My husband and I spent a considerable portion of this past weekend celebrating our 25th wedding anniversary. Friday night we had tickets to see Aint’ Misbehavin’ at the Mad Cow Theater, in downtown Orlando. At least half of the attendees were African American. Looking around, I could not help thinking of the tragedy in Charleston and even of President Obama’s eulogy and rendition of Amazing Grace. Resistance to removing the confederate flag from state capitol grounds literally crumbled in the aftermath of the Emanuel AME massacre. Ebay, Walmart, Amazon, and various flag manufacturers announced they were ceasing making and selling the confederate flag.
As it turned out, my 25th wedding anniversary coincided with the United States Supreme Court’s ruling on gay marriage. In the concluding paragraph of the court’s decision, Justice Kennedy wrote:
No union is more profound than marriage, for it embodies the highest ideals of love, fidelity, devotion, sacrifice, and family. In forming a marital union, two people become something greater than once they were. As some of the petitioners in these cases demonstrate, marriage embodies a love that may endure even past death. It would misunderstand these men and women to say they disrespect the idea of marriage. Their plea is that they do respect it, respect it so deeply that they seek to find its fulfillment for themselves. Their hope is not to be condemned to live in loneliness, excluded from one of civilization’s oldest institutions. They ask for equal dignity in the eyes of the law. The Constitution grants them that right.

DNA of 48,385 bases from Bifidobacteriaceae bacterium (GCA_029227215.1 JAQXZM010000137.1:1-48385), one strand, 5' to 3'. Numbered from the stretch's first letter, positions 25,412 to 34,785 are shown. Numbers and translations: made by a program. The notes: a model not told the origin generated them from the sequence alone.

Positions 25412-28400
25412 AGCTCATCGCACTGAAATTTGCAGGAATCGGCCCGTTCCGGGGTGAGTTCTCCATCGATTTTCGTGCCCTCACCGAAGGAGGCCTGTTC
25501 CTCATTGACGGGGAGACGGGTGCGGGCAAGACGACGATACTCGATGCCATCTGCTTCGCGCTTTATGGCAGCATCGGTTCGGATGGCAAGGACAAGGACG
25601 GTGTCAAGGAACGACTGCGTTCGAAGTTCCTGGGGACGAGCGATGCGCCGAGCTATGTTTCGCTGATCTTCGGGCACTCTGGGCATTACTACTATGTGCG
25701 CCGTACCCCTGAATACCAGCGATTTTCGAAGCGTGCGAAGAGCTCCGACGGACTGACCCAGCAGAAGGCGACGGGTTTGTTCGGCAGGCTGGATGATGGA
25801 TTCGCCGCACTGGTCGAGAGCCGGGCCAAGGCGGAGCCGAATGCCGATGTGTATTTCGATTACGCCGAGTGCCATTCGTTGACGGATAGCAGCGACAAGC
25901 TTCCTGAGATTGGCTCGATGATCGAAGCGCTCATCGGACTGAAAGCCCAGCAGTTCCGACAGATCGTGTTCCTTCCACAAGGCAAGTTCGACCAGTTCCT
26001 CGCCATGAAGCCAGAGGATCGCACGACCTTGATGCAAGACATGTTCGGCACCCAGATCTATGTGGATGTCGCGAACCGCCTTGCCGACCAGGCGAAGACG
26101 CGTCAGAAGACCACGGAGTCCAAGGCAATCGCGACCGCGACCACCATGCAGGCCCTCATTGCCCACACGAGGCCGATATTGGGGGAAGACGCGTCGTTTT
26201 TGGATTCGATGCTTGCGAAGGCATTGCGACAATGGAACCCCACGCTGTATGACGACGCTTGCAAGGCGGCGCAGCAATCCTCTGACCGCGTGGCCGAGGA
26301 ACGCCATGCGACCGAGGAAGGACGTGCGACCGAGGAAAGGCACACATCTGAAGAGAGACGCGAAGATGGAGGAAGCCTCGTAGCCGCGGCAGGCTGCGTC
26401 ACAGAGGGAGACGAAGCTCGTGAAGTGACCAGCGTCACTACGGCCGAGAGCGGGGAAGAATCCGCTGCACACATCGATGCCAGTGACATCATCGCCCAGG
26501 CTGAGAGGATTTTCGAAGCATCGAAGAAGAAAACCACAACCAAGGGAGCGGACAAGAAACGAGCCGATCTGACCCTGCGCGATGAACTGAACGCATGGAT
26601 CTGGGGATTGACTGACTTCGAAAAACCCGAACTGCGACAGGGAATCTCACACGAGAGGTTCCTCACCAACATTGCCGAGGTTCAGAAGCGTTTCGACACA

“Their hope is not to be condemned to live in loneliness…they ask for equal dignity under the law.” 25 years ago I took for granted my right to marry the man of my dreams. My celebrations this weekend were three-fold: I celebrated my 25 year partnership with my husband; I celebrated that people heretofore denied the right to marry will celebrate their 25th anniversaries in 2040; and I celebrate the removal of an icon that had come to be a symbol of hate and violence.
Regardless of one’s political leanings (and these two issues elicit intense emotional reactions in our society of lefts and rights) this was a weekend of love and kindness. I’m so happy my milestone anniversary coincided with this celebration of love.